for the historiography of Hollywood.
The outsourcing of film shoots has long been adopted by US producers to cut costs and
improve box-office performance. According to the academic literature, outsourcing is
exploited mainly for low- and middle-budget films, but this article aims to
demonstrate that blockbusters are also migrating towards other states and countries
to take part in an even more competitive film location market. It investigates 165
blockbusters released between 2003 and 2013. The collected data show that blockbuster
shoots are not an exclusive to California, but are re-drawing the map of film
production in favour of an even more polycentric and polyglot audiovisual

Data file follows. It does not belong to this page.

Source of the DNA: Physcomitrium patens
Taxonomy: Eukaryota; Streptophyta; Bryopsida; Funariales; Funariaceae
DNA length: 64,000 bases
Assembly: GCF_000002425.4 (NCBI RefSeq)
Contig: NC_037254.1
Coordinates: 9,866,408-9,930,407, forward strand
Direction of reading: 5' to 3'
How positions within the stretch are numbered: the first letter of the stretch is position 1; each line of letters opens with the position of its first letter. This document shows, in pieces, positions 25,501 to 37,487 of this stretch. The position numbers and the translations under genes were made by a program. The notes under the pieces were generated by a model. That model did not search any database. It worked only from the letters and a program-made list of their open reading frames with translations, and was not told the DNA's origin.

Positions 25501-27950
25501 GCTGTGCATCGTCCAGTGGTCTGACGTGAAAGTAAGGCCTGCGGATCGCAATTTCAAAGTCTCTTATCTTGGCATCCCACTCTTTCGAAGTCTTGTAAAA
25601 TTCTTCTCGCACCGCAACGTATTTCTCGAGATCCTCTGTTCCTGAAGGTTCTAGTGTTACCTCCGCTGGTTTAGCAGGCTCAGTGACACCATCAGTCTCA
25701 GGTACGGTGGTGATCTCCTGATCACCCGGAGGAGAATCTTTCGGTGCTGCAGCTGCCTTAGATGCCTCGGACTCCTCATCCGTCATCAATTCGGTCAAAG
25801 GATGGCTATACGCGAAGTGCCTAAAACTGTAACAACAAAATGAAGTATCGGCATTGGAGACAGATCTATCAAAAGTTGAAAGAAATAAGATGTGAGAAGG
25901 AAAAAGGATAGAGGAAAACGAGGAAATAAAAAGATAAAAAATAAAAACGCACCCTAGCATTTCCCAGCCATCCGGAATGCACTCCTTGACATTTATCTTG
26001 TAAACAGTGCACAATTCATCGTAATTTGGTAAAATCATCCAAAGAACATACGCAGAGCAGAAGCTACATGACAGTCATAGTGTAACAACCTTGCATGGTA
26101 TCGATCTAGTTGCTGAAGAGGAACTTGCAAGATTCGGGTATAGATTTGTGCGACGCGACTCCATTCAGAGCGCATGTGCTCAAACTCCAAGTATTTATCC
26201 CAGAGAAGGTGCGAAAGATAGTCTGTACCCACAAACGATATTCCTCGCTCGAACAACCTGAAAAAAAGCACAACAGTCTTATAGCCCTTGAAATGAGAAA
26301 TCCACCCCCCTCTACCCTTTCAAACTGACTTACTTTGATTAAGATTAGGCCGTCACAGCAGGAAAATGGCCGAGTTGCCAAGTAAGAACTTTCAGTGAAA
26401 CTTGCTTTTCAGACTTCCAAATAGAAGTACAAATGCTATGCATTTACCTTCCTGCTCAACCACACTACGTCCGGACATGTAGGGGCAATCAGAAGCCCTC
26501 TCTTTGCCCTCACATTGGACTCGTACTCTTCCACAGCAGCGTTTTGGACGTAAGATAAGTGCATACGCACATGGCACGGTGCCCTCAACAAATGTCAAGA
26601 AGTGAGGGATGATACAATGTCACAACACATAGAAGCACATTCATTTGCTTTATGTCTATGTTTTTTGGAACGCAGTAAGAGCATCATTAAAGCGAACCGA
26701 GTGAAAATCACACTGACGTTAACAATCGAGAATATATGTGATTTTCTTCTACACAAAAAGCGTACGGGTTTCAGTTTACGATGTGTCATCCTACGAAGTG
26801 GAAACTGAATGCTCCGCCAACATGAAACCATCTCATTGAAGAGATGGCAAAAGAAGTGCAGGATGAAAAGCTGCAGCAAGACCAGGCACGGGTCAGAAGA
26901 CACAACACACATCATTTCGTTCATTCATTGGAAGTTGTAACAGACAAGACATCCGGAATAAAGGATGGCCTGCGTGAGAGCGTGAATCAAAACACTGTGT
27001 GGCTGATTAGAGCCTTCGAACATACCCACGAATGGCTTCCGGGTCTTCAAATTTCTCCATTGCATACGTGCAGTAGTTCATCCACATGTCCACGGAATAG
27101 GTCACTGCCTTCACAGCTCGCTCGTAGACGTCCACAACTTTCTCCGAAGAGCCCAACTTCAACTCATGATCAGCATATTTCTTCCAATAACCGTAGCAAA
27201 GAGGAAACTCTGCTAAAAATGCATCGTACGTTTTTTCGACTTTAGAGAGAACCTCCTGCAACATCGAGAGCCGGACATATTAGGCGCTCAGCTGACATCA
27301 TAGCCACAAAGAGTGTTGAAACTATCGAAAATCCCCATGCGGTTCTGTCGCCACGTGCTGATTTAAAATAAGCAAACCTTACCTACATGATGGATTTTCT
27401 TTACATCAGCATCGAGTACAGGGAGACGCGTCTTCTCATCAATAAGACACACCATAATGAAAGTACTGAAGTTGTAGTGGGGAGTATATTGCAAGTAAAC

In 1974 the British Board of Film Censors refused to grant a certificate to the
Swedish documentary More About the Language of Love
(Mera ur Kärlekens språk, 1970, Torgny Wickman,
Sweden: Swedish Film Production), due to its explicit sexual content.
Nevertheless, the Greater London Council granted the film an ‘X’
certificate so that it could be shown legally in cinemas throughout the capital.
This article details the trial against the cinema manager and owners, after the
film was seized by police under the charge of obscenity, and explores the impact
on British arguments around film censorship, revealing a range of attitudes
towards sex and pornography. Drawing on archival records of the trial, the
widespread press coverage as well as participants’ subsequent
reflections, the article builds upon Elisabet Björklund’s work on
Swedish sex education films and Eric Schaefer’s scholarship on
Sweden’s ‘sexy nation’ reputation to argue that the Swedish
films’ transnational distribution complicated tensions between
educational and exploitative intentions in a particularly British culture war